I've had a personal distaste for many years for many "old school" conventions of slaying, say, a village of goblins, just because they're evil. Is it considered to be just for "heroes" to slaughter them all? Is it right to never offer quarter to sapient foes, but rather barge into a dungeon room with swords drawn? etc.Generally, I don't give a lot of consideration to questions of this sort, because, in my experience, they're often insincerely asked. That is, they're really a cover for a hidden agenda of some sort, including (but not limited to) a general indictment of D&D and/or swords-and-sorcery gaming generally.
Personally, I can really only enjoy hack-n-slash if there's either a strong moral compass for the heroes (requiring those who follow good to offer quarter, not taking lives needlessly, etc.), or if those the heroes act against are by definition irredeemably evil (demons, devils, undead, Cthulhu-esque horrors, etc.). But I admit I'm weird and don't judge other viewpoints... and it's not like I'm consistent in this view. (I don't like heroes killing orcs just because they believe they're evil, but I don't think a player of the Russian side in Axis & Allies is tacitly approving of Stalin's actions.)
In this case, though, the question included reference to a moral compass, something I've previously commented upon as a necessity in D&D. Indeed, my feeling remains that the game implicitly holds to a rather traditional moral structure derived from a kind of "fairytale Christianity" that partly provides a counterbalance to the game's other, more unsavory implications -- but only partly.
That's because D&D has never been a systematic game, particularly in its inspirations. While pulp fantasy writers like Howard, Leiber, and Vance, none of whom were much concerned with "moral" questions, are the game's primary influences, they're not its only ones. Both Gygax and Arneson were interested in medieval history and its events, both real and legendary, also loomed large in their imaginations. It's from here that deviations from the comparative amorality of pulp fantasy entered the game, aided no doubt by the authors' own moral beliefs. The end result is a game with some very muddled moral stances, complicated by the fact that many of D&D's internal mechanisms, such as alignment, contributed to rather than dispelled its muddled state.
This moral confusion was made worse by the fact that in most traditional swords-and-sorcery literature, there aren't a lot of "monsters," let alone intelligent ones. The enemies against whom Conan or Fafhrd and the Gray Mouser fought, for example, were generally other human beings, none of whom were portrayed as evil by nature. They were enemies because they opposed the protagonists, not because of what they were. D&D, though, borrowed many surface elements from high fantasy writers like Tolkien, elements that, when stripped of their larger context, don't mesh well with the pulp fantasy superstructure of the game.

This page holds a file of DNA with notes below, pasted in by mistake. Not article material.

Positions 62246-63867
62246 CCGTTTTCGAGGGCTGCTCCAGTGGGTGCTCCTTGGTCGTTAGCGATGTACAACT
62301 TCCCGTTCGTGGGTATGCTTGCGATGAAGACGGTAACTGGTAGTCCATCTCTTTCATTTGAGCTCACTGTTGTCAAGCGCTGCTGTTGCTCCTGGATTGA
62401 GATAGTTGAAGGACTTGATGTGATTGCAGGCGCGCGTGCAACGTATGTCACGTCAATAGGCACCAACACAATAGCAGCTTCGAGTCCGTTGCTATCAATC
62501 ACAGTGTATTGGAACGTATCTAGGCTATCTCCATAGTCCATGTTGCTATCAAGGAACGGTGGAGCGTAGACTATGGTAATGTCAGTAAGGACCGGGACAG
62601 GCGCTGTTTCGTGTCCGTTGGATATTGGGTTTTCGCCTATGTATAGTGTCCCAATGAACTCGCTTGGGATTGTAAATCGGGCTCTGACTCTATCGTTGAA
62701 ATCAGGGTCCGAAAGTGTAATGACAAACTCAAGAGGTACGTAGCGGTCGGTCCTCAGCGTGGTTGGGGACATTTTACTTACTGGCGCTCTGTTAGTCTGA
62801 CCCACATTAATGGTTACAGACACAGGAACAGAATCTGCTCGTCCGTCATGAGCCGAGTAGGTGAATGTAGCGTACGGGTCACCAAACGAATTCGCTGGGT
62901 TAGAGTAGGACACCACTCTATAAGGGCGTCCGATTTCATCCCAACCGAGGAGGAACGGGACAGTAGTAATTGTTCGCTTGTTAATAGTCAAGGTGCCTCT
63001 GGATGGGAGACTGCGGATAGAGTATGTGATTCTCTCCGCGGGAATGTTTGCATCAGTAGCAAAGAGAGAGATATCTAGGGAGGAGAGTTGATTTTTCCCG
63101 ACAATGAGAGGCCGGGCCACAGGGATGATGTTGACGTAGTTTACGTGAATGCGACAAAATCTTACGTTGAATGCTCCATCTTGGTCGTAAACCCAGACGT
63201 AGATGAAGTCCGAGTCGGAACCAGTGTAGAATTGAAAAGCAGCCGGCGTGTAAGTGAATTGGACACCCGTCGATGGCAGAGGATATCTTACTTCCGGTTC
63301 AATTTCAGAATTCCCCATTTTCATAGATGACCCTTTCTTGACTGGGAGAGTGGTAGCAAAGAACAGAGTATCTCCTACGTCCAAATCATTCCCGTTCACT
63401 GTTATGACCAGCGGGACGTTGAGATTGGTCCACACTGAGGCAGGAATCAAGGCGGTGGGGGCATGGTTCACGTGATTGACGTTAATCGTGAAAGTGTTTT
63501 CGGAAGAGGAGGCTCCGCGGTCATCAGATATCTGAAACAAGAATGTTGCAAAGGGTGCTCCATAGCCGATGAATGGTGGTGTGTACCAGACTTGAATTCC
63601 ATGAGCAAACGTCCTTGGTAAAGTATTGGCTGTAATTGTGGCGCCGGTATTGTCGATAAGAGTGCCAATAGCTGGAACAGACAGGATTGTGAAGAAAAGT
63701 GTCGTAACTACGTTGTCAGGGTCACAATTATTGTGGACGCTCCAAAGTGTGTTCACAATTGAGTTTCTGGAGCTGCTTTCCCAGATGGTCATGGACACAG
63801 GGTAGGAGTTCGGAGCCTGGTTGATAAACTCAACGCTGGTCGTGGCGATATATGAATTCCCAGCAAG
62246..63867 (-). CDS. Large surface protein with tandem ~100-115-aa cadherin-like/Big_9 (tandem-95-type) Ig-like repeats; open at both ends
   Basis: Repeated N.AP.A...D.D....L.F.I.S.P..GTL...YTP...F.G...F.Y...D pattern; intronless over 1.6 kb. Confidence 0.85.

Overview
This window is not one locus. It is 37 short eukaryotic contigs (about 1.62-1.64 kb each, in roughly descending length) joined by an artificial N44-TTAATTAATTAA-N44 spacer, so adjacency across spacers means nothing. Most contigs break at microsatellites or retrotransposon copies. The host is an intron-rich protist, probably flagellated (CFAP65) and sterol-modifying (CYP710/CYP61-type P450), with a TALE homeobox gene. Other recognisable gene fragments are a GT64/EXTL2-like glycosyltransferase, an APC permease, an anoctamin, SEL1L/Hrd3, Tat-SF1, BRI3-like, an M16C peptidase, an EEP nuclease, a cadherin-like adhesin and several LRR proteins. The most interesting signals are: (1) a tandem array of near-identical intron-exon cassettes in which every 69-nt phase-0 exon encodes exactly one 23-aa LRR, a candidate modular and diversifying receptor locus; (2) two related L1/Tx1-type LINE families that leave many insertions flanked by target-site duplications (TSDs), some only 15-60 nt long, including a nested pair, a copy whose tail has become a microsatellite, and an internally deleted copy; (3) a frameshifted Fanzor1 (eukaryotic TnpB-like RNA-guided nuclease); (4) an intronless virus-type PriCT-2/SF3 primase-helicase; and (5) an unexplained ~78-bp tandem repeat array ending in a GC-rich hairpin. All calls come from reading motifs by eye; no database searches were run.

Thus, the importation of the irredeemably evil orcs -- and the extrapolation by Hit Dice of other related races -- introduced a wrinkle into the implied setting of the game that it couldn't easily contend with. Whereas Conan's slaying of an individual man could be potentially be justified on the basis of the individual's actions, humanoid monsters don't seem to enjoy that same status. They're evil because they are evil and no further justification is needed. Tolkien himself seemed to waver on this point later in life, but D&D, for most of its existence, has not. Add to this the naturalistic presence of non-combatant females and young, and you have the recipe for some very thorny questions that D&D's incoherent moral structure just can't handle.
I say that not as a criticism of Dungeons & Dragons. I don't personally have any problems with this incoherence, mostly because it's precisely this that makes the game so accessible and malleable to many tastes. But there's no denying that the incoherence is there and that, without some thought on the part of the referee (not to mention the cooperation of his players), the game can quite easily degenerate into something that some might view as indefensible from a moral point of view.
Again, let me stress that I'm not saying that this has to be the case or even that it's much of an issue for me personally. I've dealt satisfactorily with these matters in my own campaigns, but doing so required that I deal with them. I don't recommend making them the focus of one's campaign (or one's thoughts about it), but I also think avoiding them isn't viable in the long term. Or at least it's never been so for me. I much prefer to address moral questions head on, even in RPGs, and it's precisely this that I think too many referees don't do, thereby lending ammunition to those who would argue there's something inherently immoral about swords-and-sorcery. That's why, like Steven Marsh, I think a moral compass of some sort is needed to combat this false accusation.